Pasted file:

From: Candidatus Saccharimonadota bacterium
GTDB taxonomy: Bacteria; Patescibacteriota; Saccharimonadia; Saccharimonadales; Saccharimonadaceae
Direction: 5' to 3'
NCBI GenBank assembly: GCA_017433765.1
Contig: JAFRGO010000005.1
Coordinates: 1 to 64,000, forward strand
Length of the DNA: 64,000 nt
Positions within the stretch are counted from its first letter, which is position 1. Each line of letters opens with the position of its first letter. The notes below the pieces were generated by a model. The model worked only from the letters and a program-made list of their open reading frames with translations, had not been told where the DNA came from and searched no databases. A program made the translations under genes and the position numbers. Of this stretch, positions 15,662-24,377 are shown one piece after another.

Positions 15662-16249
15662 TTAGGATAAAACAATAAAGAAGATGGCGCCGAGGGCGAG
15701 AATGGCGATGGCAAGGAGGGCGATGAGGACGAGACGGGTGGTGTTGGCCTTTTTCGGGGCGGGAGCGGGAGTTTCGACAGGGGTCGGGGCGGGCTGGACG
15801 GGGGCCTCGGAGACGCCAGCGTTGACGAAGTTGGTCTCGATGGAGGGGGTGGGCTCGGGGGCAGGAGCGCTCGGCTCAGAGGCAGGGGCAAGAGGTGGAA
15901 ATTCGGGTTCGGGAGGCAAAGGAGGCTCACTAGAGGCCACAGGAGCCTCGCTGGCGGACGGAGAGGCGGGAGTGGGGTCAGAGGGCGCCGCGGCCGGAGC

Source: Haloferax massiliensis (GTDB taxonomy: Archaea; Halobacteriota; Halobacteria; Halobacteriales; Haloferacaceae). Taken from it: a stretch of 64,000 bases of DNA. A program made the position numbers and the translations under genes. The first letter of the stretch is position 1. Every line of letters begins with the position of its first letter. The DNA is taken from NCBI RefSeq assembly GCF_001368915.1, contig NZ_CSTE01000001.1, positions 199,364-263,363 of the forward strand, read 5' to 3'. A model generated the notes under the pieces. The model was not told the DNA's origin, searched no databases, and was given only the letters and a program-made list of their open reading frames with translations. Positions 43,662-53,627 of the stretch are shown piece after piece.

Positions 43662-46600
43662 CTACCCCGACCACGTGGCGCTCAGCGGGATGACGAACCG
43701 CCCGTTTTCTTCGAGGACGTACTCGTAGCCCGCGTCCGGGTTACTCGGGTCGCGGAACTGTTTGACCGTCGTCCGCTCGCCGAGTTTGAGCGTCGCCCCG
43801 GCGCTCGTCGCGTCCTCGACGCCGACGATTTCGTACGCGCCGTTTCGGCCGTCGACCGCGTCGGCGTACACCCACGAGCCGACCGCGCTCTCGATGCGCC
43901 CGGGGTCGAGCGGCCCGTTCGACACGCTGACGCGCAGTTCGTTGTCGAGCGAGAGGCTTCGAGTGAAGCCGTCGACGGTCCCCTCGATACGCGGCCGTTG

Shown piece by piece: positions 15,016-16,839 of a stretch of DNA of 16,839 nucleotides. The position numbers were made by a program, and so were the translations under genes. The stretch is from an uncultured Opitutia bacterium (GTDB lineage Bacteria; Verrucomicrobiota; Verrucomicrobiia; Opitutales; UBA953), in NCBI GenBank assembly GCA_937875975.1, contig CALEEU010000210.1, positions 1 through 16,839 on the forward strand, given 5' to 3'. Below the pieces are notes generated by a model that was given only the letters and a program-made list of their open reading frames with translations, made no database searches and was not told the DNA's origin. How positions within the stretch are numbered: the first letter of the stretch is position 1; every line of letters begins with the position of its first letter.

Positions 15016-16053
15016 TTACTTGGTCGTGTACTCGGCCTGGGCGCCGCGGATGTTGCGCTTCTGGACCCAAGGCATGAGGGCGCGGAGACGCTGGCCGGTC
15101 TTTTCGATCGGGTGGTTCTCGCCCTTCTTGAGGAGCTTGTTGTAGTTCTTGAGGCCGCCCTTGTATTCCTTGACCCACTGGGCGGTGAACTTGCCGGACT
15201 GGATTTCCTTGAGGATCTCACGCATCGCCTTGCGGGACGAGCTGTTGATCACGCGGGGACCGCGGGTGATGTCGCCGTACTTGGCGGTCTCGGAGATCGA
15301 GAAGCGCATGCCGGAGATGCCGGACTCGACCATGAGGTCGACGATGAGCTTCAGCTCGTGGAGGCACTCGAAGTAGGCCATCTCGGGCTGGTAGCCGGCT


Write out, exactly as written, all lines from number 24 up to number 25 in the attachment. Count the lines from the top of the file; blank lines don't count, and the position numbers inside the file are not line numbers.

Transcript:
15201 GGATTTCCTTGAGGATCTCACGCATCGCCTTGCGGGACGAGCTGTTGATCACGCGGGGACCGCGGGTGATGTCGCCGTACTTGGCGGTCTCGGAGATCGA
15301 GAAGCGCATGCCGGAGATGCCGGACTCGACCATGAGGTCGACGATGAGCTTCAGCTCGTGGAGGCACTCGAAGTAGGCCATCTCGGGCTGGTAGCCGGCT